The Torah presents us with two ways of commemorating an important event. Either we can talk about it (kiddush/havdala, haggada, etc.) or we do the same action our ancestors did (eating matza, dwelling in a sukka, etc.) - these methods of commemoration can be referred to as z'chira and asiya respectively.
There is a third type of commemoration: symbolic. This commemoration would be accomplished by doing an act that is reminiscent of some event. For example, fireworks on the Fourth of July could be viewed as a symbolic commemoration of the War of Independence ("And the rockets' red glare, the bombs bursting in air, Gave proof through the night that our flag was still there.").
The Torah seems to endorse only z'chira and asiya.1 However, the lighting of candles is neither. The miracle of the oil took place in the Beit HaMikdash not our homes. Yet, we light candles in our doorways for eight nights to commemorate the miracle. This is clearly a symbolic commemoration.
Why did the Chakhamim depart from the Torah's normal format and enact a symbolic commemoration? The Greeks had waged a campaign to negate our way of life (as mentioned in the previous post). After the Greeks were defeated the kohanim had a tremendous challenge. The kohanim now had to ensure that the Jews would regain their loyalty to the Beit HaMikdash and the ideals it represented. This is why they instituted the symbolic act of lighting candles outside next to their doorways. They called upon the Jews to demonstrate every year their loyalty to the Beit HaMikdash by lighting candles which bring to mind the menora which stands in the heichal of the Beit HaMikdash.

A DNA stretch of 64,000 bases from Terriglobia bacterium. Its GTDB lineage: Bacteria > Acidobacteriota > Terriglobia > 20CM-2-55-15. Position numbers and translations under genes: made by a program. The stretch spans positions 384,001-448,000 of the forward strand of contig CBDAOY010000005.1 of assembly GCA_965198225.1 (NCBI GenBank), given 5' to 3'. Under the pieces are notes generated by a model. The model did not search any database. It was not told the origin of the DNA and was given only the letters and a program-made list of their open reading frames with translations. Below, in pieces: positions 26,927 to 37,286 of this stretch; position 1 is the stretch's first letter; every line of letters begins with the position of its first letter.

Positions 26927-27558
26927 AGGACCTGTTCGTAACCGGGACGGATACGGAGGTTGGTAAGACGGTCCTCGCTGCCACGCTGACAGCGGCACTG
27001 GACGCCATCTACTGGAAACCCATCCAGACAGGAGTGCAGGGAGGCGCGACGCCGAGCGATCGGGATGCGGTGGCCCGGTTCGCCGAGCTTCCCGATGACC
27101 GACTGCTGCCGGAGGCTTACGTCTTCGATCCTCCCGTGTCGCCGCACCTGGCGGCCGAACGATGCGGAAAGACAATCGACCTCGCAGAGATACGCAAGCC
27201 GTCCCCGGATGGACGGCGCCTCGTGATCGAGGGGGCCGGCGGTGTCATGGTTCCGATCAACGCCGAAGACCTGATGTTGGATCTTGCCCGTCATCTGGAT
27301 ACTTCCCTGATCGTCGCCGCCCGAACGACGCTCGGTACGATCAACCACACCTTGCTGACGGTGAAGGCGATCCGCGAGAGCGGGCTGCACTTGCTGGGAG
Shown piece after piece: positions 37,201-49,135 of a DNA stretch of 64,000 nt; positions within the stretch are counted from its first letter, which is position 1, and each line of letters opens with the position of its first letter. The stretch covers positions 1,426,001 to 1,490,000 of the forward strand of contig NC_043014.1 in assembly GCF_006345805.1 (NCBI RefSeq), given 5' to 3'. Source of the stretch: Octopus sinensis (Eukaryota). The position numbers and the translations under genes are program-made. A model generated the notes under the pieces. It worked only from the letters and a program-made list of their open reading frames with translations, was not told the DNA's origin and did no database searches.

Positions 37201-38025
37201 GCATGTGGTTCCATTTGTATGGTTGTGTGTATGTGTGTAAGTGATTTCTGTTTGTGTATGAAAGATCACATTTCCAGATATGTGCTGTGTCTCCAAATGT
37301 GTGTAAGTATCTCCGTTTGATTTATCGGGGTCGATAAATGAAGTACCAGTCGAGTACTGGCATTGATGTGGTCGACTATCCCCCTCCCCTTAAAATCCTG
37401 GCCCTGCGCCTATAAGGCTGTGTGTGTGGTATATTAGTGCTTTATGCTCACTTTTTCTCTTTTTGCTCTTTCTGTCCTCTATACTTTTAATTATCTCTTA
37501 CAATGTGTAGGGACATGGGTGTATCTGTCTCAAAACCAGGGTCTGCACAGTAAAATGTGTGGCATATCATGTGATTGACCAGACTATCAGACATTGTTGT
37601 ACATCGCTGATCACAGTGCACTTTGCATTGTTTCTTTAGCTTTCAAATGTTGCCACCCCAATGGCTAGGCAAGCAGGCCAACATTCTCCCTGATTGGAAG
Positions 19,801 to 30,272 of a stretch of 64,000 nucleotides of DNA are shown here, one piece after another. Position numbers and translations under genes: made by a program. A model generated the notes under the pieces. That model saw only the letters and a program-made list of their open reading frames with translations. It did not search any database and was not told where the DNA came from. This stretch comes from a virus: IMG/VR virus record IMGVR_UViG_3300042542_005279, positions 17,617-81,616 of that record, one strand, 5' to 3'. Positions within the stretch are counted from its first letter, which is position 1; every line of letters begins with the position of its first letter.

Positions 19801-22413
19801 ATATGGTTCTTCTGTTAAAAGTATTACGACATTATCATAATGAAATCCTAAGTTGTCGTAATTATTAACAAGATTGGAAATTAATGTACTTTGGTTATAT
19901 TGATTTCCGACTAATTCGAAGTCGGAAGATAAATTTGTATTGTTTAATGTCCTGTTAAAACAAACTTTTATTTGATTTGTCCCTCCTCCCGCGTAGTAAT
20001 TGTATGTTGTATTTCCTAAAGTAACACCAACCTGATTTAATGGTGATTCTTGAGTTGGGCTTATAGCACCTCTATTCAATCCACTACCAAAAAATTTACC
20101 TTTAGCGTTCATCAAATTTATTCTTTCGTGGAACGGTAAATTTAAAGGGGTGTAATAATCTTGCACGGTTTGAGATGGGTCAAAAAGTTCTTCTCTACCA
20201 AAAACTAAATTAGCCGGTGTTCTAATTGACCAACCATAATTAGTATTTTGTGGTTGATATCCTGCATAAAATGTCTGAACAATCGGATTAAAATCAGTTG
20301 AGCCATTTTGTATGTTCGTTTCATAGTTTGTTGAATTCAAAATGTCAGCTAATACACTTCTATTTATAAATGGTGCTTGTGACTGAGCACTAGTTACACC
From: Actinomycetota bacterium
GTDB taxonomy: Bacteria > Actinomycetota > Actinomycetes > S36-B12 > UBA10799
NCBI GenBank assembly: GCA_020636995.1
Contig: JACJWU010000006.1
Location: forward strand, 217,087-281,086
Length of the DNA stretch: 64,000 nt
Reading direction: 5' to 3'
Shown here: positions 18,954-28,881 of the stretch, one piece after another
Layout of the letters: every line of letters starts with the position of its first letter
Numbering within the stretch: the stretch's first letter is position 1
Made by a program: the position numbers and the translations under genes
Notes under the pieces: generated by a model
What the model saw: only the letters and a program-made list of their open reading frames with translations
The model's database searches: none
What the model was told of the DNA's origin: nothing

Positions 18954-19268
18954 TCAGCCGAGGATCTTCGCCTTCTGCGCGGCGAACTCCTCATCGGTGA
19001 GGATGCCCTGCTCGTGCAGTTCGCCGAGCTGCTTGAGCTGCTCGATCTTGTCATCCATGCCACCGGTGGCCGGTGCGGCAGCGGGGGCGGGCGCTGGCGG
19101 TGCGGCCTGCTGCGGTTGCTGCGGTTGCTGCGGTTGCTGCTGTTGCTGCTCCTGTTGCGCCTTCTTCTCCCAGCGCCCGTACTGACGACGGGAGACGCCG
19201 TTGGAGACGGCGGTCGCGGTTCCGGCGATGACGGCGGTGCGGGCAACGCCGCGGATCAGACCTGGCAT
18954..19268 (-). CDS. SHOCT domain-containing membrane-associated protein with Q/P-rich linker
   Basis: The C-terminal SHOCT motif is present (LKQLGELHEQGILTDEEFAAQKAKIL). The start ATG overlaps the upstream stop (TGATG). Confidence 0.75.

From a halachik perspective2, the Chachamim could not use either of the methods from the Torah (z'chira or asiya) because of a special challenge that they faced. They could not use asiya because the menora in the Mikdash was lit, not candles in our homes. Likewise, they could not use z'chira because they wanted us to do a public demonstration of loyalty and not recite words privately. Therefore, they had to resort to symbolic commemoration simply because the other two methods could not produce their objective.
Why does the Torah seem to steer clear of symbolic commemoration? To give a very abbreviated answer: it could be that the Torah steers clear of symbolic commemoration because of the important role of symbolism in idolatrous, magical and superstitious practices (ואכמ"ל).
1.Charoset is not a contradiction to what has been said. Charoset is not a zecher l'tit on its own - it functions only in the framework of the mitzva of sippur.
2.The following insight and question were provided, with minor changes, by Danny (in the comments).